The oppressive weight of disaster and tragedy in our lives does not arise from a high percentage of evil among the summed total of all acts, but from the extraordinary power of exceedingly rare incidents of depravity to inflict catastrophic damage, especially in our technological age when airplanes can become powerful bombs. (An even more evil man, armed only with a longbow, could not have wreaked such havoc at the Battle of Agincourt in 1415.)

The powers which tend to preserve, and those which tend to change the condition of the earth's surface, are never in equilibrio; the latter are, in all cases, the most powerful, and, in respect of the former, are like living in comparison of dead forces. Hence the law of decay is one which suffers no exception: The elements of all bodies were once loose and unconnected, and to the same state nature has appointed that they should all return... TIME performs the office of integrating the infinitesimal parts of which this progression is made up; it collects them into one sum, and produces from them an amount greater than any that can be assigned.

The same algebraic sum of positive and negative charges in the nucleus, when the arithmetical sum is different, gives what I call “isotopes” or “isotopic elements,” because they occupy the same place in the periodic table. They are chemically identical, and save only as regards the relatively few physical properties which depend upon atomic mass directly, physically identical also. Unit changes of this nuclear charge, so reckoned algebraically, give the successive places in the periodic table. For any one “place” or any one nuclear charge, more than one number of electrons in the outer-ring system may exist, and in such a case the element exhibits variable valency. But such changes of number, or of valency, concern only the ring and its external environment. There is no in- and out-going of electrons between ring and nucleus.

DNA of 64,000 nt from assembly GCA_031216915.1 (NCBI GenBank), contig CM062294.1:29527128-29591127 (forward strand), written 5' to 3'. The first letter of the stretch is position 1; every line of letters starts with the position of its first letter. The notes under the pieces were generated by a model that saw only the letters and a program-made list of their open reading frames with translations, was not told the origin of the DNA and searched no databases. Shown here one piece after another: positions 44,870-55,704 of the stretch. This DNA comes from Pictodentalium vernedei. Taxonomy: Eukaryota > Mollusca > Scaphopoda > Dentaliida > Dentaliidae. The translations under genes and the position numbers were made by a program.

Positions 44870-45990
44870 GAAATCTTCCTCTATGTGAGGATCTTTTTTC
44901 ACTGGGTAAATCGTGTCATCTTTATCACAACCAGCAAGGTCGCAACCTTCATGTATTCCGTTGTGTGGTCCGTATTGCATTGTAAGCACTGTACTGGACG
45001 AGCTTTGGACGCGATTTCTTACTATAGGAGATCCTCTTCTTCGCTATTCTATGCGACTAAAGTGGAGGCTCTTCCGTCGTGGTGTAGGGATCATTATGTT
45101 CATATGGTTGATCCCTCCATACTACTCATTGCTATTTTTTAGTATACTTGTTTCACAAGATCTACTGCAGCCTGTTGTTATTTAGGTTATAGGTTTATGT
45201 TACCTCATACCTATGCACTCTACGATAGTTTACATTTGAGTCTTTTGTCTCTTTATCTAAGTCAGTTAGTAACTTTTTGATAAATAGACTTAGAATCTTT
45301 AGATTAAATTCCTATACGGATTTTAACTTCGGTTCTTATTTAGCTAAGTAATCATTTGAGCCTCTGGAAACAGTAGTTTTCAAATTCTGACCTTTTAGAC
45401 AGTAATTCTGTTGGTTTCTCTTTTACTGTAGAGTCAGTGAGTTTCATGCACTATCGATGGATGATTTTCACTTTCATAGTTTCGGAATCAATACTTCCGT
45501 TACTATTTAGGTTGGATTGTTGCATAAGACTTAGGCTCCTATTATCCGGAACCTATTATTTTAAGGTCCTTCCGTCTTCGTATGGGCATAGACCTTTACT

The sum of the square roots of any two sides of an isosceles triangle is equal to the square root of the remaining side.

This formula [for computing Bernoulli’s numbers] was first given by James Bernoulli…. He gave no general demonstration; but was quite aware of the importance of his theorem, for he boasts that by means of it he calculated

91,409,924,241,424,243,424,241,924,242,500.

*intra semi-quadrantem horæ!*the sum of the 10th powers of the first thousand integers, and found it to be
To Nature nothing can be added; from Nature nothing can be taken away; the sum of her energies is constant, and the utmost man can do in the pursuit of physical truth, or in the applications of physical knowledge, is to shift the constituents of the never-varying total. The law of conservation rigidly excludes both creation and annihilation. Waves may change to ripples, and ripples to waves; magnitude may be substituted for number, and number for magnitude; asteroids may aggregate to suns, suns may resolve themselves into florae and faunae, and floras and faunas melt in air: the flux of power is eternally the same. It rolls in music through the ages, and all terrestrial energy—the manifestations of life as well as the display of phenomena—are but the modulations of its rhythm.